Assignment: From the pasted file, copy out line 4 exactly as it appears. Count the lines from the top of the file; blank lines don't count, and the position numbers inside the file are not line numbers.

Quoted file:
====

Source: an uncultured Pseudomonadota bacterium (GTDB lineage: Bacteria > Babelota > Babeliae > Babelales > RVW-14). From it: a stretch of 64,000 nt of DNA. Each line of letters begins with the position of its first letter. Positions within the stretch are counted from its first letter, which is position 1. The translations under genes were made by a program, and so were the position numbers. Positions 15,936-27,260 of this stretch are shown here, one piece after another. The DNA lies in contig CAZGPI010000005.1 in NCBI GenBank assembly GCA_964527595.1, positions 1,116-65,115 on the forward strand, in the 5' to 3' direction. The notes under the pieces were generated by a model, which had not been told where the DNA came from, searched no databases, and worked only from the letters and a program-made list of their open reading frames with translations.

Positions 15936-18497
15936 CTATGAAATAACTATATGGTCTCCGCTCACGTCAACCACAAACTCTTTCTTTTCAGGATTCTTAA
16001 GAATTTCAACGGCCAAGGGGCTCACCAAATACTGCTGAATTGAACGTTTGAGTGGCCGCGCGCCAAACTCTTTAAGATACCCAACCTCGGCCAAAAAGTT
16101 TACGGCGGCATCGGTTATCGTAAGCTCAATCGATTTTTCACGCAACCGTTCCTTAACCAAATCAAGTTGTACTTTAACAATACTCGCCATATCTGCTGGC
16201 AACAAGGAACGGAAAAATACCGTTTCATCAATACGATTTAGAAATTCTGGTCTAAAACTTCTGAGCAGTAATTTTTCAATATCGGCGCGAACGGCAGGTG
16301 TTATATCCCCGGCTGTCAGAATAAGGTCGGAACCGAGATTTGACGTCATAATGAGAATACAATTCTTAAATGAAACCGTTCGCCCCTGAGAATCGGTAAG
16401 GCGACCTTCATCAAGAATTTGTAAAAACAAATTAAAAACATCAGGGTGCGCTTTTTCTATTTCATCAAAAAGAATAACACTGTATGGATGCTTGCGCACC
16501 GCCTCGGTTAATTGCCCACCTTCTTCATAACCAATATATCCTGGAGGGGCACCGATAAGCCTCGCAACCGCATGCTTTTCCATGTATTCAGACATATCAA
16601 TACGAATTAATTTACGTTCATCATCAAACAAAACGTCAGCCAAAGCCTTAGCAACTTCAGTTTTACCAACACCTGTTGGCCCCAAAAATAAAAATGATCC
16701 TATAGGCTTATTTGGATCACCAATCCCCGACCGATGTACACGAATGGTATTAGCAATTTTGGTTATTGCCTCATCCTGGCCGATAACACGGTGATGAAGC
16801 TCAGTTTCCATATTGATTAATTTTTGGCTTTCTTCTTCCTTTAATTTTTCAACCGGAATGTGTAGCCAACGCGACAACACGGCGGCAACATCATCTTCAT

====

16001 GAATTTCAACGGCCAAGGGGCTCACCAAATACTGCTGAATTGAACGTTTGAGTGGCCGCGCGCCAAACTCTTTAAGATACCCAACCTCGGCCAAAAAGTT